and/or entertainment: Hubbard Street Dance Chicago.
While You’re Dancing
By Mae G. Banner
Street Dance Chicago
Egg, March 5
Smooth, sexy, treading the shifting line between erotic and
X-rated, Love Stories is definitely a date ballet.
It’s studded with provocative moves that say, “Do try this
Hubbard Street Dance Chicago put all their sleek energy into
their preview of this new dance made for them by Lar Lubovitch
and set to the beyond-hip vocals of Kurt Elling. Love Stories
was the peak of an evening of relationship dances last Friday
at the Egg. One way or another, everything the 21-member company
danced explored aspects of love.
Lubovitch is known for his flawless craftsmanship—he has called
himself a carpenter—and for matching his choreography, sometimes
too closely, to the music. Love Stories was a prime
example of Lubovitch in the narrative mode. It rose above
the mundane, floating on Elling’s singular phrasing, his vocal
range that runs from tenor to soprano sax, and his easy segues
in and out of advanced scat singing.
Three couples embodied different stages of love, moving closely
to the words and music of “The More I Have You” (danced by
Robyn Williams and Yarden Ronen), “Prelude to a Kiss” (Hope
Muir and Robin Del Cuore) and “Every Time We Say Goodbye”
(Erin Derstine and Martin Lindinger). The duets were framed
by Jamy Meek’s otherworldly solo turn as “Nature Boy” and
his lonely summing up in “Smoke Gets in Your Eyes.”
The couples wear street clothes in shades of gray or black,
making them a different breed from the elfin Meek who appears
as an alien in his white leotard and tights. His elongated
body writhes; his arms describe oddly curving patterns. He
has a mordant lesson for these lovers, if they can take it
Williams and Ronen are mostly having fun, swinging as if wired
on black coffee, doing big back-kicks while the jazz piano
rips. They’re deep in the mood. Muir and Del Cuore, in black,
are balletic from the first slow-motion lift. He sets her
down on her back and his arms circle her body, in a gesture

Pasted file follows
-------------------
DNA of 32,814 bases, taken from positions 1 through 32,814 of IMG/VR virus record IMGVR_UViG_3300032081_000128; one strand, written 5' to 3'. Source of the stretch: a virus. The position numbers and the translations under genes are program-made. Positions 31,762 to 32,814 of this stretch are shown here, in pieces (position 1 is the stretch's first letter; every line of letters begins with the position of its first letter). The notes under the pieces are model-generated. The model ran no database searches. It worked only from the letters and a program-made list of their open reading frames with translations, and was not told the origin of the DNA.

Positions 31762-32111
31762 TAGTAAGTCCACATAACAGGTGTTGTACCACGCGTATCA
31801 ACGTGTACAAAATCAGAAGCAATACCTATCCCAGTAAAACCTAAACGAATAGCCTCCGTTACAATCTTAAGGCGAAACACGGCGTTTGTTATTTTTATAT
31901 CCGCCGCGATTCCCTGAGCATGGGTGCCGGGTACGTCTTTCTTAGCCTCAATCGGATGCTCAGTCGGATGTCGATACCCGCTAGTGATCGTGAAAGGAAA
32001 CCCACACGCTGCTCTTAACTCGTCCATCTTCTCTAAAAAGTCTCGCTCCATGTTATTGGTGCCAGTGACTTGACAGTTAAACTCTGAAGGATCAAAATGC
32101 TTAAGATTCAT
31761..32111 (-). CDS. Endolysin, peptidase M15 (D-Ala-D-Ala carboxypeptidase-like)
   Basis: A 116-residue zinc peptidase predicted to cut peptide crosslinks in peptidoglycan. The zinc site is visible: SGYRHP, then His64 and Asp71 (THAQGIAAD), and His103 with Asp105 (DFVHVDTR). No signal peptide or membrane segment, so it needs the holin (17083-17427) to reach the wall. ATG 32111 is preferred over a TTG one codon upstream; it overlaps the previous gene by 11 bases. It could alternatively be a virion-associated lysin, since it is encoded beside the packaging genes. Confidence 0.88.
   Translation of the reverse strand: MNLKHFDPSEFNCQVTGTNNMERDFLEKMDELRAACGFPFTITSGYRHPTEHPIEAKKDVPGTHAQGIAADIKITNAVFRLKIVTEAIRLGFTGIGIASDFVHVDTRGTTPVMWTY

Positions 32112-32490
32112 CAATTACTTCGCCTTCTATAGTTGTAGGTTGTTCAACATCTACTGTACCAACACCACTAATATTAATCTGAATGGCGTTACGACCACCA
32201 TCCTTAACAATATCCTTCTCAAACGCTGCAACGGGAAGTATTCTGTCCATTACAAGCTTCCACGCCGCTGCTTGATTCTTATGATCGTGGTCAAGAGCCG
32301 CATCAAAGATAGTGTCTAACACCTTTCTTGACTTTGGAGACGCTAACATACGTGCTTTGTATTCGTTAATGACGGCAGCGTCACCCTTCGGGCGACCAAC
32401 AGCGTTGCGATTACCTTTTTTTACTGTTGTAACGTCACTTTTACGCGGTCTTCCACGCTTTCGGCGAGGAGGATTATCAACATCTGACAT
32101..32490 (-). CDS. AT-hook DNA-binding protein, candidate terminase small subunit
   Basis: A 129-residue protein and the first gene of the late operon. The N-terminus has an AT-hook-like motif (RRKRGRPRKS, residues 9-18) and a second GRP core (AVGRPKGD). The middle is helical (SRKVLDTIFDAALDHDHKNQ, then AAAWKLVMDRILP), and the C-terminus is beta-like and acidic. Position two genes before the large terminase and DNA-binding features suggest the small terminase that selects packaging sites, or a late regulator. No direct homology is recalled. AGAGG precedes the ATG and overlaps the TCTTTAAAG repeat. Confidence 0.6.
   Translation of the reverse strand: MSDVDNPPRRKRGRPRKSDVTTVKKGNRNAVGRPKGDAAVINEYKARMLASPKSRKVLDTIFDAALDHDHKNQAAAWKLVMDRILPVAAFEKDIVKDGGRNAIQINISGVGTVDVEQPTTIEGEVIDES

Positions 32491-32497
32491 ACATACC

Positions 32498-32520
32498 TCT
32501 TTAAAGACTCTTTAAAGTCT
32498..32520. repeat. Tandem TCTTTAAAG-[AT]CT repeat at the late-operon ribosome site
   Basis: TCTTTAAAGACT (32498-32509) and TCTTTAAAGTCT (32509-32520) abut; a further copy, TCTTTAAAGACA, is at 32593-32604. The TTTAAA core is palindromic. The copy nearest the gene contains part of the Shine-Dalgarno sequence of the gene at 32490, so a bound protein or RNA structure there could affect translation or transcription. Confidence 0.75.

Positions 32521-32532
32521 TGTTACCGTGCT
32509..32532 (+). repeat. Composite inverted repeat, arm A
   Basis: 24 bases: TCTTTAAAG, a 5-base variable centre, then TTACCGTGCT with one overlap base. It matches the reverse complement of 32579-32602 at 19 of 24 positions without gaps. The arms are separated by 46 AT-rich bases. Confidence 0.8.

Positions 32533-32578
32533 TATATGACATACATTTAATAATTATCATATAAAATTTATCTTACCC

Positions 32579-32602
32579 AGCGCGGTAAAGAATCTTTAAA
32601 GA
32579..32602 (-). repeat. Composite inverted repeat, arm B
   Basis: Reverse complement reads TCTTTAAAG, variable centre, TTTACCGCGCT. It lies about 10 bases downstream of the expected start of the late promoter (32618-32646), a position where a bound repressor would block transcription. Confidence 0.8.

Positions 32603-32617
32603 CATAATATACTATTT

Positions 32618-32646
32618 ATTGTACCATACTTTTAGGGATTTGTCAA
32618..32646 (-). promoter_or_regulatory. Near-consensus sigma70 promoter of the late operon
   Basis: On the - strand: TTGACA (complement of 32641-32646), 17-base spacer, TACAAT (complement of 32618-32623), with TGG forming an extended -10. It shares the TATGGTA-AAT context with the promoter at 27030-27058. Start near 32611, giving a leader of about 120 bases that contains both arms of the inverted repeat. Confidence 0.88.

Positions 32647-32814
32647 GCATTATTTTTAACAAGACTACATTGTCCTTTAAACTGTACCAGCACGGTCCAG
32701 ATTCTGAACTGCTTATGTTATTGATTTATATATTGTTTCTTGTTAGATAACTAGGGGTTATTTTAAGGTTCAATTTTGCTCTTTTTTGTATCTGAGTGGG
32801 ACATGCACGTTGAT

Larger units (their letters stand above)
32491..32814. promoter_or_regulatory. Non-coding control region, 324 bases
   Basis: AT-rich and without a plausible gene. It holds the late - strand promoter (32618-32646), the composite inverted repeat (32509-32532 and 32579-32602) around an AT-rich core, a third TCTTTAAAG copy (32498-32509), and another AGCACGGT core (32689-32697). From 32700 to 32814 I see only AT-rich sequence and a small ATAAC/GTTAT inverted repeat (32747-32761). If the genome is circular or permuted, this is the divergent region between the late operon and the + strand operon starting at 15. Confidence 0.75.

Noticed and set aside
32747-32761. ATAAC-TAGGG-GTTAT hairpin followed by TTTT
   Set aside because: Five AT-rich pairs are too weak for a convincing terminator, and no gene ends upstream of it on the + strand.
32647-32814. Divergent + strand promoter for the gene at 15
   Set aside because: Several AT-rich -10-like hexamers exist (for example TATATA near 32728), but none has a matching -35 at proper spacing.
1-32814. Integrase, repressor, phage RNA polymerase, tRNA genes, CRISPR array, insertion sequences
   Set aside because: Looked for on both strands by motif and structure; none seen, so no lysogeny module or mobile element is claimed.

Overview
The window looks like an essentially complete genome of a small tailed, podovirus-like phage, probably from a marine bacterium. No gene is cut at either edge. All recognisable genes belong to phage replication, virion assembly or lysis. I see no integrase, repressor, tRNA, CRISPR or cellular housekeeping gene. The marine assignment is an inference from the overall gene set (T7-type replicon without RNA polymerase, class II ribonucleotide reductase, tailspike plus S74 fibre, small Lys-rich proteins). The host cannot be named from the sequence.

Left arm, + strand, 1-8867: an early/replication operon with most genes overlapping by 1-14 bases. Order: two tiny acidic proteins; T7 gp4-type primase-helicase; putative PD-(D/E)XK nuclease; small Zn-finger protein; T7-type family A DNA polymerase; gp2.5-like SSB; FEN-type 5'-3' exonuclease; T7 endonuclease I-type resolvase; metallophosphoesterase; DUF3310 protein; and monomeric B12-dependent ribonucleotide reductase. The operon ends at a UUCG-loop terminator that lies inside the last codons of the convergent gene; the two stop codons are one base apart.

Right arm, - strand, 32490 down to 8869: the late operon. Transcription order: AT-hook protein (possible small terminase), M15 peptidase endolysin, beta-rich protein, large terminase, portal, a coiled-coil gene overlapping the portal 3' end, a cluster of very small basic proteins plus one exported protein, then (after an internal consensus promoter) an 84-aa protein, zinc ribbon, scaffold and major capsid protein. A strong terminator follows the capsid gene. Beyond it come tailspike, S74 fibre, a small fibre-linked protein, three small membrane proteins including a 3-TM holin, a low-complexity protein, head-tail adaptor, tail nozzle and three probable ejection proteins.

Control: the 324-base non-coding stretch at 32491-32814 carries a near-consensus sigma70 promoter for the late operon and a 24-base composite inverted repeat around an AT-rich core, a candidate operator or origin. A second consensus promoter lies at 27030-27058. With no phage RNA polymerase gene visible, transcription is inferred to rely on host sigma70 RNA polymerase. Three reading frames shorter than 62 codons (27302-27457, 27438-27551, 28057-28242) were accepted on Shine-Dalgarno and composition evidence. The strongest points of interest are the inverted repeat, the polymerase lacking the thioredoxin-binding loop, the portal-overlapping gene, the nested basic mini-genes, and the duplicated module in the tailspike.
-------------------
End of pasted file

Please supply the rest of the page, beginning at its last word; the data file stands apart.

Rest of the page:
of adoration and possession. He lifts her and dives her back
to the ground as if she were an amusement park ride. She stands
with her back to us as, in a final near-pornographic gesture,
he pulls her blouse down around her shoulders.
The third couple, Derstine and Lindinger, are past all that.
Their close dance, a last fling before parting, ends in a
gesture of rejection when she extends her hand and he flips
it away and walks off.
This is the signal for Meek’s return. He leads the ensemble,
dancing with each woman in turn. He’s half hoofer, half ballet
dancer, and all magic. He winds up solo, in that same position,
open-legged, on his knees, fist to chest in a gesture of loneliness.
Hubbard Street, under their new artistic director Jim Vincent,
is building an ever-growing repertoire of works by European
and North American choreographers, including dances by company
members. Their concert opened with two short, aggressive dances,
both made in 2004.
by company dancer Brian Enos is a piece for three couples
set to the Afro-European mouth music of Zap Mama. These couples
are not partners. They are six tough customers in their muscle
costumes of see-through tops and bikini briefs. Their moves
are springy and articulate, with lots of African-inspired
isolations. The dance escalates, growing in energy and speed,
veering very close to what you’d see on MTV, and, like the
music, rousing and in your face.
by artistic associate Lucas Crandell also ends up in your
face, literally. It’s a duet for Shannon Alvis and Scott Kepley,
who appear as a couple of kids in heavy Dr. Martens high-tops.
Jigging and thigh- slapping to the wonderful old-time plucked
strings sound of traditional Norwegian music, they lunge and
lurch, playing a vigorous game that’s a kids’ equivalent of
The evening finished with an entertaining satire of glam-rock
days in London. Rooster (2004) by British choreographer
Christopher Bruce is an ensemble dance to such Rolling Stones
faves as “Ruby Tuesday,” “Lady Jane,” and “Sympathy for the
Devil.” The men, in royal blue or wine- colored velvet jackets
straight from Carnaby Street, posture and strut, more for
each other than for the women, who mostly disdain them. Rooster
moves and oh-so-courtly faux Baroque flourishes are repeated
to different songs, acquiring new layers of meaning in different
The program at the Egg was fun, but a bit too one-note. Hubbard
Street started out in 1977 as a high-kicking, Broadway-style
troupe, but soon aspired more toward high art than entertainment.
If Hubbard Street had mixed it up and included some of their
European-made masterpieces, they’d have proved beyond a doubt
that art and entertainment are two sides of one coin.